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Give an example of a user story that is negotiable i.e. the N in the INVEST

Last post 03:25 pm December 25, 2021 by Balaji Dhamodaran
5 replies
03:38 am December 23, 2021

Can someone please help with the above question?

04:53 pm December 23, 2021

A user story is a placeholder for a conversation about a possible requirement:


As a < type of user >, I want/can/need < some goal > so that < some reason >

As a user, I can indicate folders not to backup so that my backup drive isn't filled up with things I don't need saved.

08:31 pm December 23, 2021

I am going to turn your question around and back to you. 

Can you give me an example of a user story that isn't open to negotiation? 

Also, would you be willing to share with us what test and from where the test originated that you found this on?

08:55 pm December 23, 2021

I've always tried to describe it like this: 

The team should be able to find a better approach to solving a customer problem than the one the PO or other stakeholder originally considered. 

So while all User stories are tecnically negotiable, you want to build that into the story without making it too prescriptive.

So a user story that is not negotiable might look like this:

As a Book buyer
want to be able to rate a book out of 5 stars
So that other people can see the ratings on the book page

While a negotiable story might be:

As a book lover
I want to be able to rate how much I liked a book
So that better recommendations can be made

It's a small change, but the second story doesn't assume who might use the functionality, doesn't lock in the rating system, it doesn't say where that information should be displayed, and it leaves the door open to break this off into other useful functionality (so not just 'here's a rating' but potentially other recommendation systems)

The problem is that many developers will be used to just working to requirements, and so will see a story as what MUST be done. We want to try to push it toward what could be done. 

12:46 pm December 24, 2021

I'd like to build on Michael Lloyd's example. It could be that, through further refinement, a more helpful story emerges. This could take place before or after work begins to implement the product backlog item.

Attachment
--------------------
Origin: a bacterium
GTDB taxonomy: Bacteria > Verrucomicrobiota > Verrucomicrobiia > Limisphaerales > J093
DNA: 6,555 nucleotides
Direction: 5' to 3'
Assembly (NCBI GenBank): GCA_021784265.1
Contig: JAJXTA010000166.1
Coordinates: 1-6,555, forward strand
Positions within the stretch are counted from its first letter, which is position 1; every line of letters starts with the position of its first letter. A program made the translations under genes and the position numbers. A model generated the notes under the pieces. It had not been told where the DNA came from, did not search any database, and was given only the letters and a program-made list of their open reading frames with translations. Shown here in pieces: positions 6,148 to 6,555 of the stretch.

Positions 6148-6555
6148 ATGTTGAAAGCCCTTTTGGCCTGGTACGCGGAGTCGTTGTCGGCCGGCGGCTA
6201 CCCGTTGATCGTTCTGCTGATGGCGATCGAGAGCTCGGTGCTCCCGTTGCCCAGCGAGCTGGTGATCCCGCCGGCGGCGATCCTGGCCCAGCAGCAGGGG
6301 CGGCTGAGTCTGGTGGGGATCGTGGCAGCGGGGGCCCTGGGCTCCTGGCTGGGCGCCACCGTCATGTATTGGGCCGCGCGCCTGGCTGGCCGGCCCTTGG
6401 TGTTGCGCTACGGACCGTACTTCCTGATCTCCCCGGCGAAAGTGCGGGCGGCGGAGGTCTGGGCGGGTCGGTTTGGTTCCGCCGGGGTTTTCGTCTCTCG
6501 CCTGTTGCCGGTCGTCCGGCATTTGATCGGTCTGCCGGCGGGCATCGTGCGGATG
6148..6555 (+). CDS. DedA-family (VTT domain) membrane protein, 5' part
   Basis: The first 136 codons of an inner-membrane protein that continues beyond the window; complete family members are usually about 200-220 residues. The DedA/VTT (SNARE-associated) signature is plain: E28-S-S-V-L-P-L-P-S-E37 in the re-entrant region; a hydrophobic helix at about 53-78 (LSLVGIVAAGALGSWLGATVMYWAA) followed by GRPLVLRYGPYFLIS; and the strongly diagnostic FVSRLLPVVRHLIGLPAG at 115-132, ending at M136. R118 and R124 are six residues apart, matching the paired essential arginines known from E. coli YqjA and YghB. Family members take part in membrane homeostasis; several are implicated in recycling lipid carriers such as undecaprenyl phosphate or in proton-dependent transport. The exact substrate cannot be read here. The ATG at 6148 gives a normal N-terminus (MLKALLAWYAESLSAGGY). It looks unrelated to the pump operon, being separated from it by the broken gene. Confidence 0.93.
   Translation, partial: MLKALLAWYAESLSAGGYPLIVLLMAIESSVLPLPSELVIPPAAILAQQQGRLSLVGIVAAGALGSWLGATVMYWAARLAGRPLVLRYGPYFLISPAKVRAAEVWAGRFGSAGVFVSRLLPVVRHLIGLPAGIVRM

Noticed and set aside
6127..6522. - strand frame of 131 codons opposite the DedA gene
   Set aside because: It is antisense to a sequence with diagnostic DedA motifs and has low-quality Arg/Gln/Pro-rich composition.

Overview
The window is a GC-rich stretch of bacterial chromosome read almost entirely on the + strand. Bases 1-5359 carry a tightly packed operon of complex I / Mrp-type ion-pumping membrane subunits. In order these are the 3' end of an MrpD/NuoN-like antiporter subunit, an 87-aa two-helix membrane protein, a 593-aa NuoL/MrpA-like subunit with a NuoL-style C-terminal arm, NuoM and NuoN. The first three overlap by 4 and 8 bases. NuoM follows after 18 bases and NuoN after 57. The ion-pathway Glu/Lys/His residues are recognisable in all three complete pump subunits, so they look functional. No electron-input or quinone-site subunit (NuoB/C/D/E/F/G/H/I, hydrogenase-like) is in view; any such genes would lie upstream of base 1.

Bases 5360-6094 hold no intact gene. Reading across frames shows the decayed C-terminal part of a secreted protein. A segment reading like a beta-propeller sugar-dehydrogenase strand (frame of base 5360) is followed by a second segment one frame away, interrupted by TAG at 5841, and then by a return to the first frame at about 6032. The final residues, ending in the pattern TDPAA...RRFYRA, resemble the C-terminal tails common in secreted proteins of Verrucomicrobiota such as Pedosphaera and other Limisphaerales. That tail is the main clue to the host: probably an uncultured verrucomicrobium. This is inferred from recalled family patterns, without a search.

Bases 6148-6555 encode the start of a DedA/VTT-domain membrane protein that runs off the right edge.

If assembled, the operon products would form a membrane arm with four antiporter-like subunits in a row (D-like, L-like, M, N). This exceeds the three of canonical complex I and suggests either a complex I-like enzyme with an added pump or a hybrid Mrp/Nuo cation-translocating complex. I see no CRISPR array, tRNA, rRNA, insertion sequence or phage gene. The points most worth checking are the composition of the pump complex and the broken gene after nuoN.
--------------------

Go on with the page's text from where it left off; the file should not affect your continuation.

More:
As a book lover
I want to be able to rate how much I liked a book
So that better recommendations can be made

Members of the Scrum Team should probably have questions about this, unless they are already coming from a position of strong alignment with the needs of their users and customers. And even so, it's likely they would benefit from making their assumptions explicit.

Such questions might include:

  • Who will receive the better recommendations? e.g. to the book lover, or to some other persona?
  • What is the definition of a "better" recommendation?
    • What different outcomes will we be able to observe, if better recommendations are given?
  • Is this really the reason that a book lover would be motivated to rate the book?
    • Or are they driven by something else? e.g. a sense of community/loyalty/goodwill, or some kind of explicit reward.
  • Is the book lover intended as the primary beneficiary of this interaction?
    • If not, who is?
    • If it's for other personas, is it necessary/desirable to involve the book lover in this way? Why?
  • What other ways do we have of (partially or fully) meeting this need?
    • What are some potential advantages and disadvantages of the various options?

Once multiple options emerge, the way forward is negotiable, and explicit decisions can be made.

03:25 pm December 25, 2021

N is for Negotiable. A user story is not a contract note. For example, In many teams, particularly when PO and developers are from different vendors, there prevails an expectation that user stories should not change once refined. developers will claim as a change request(CR) if it happens. So a user story should be seen as a card for conversation and open to negotiate when required.

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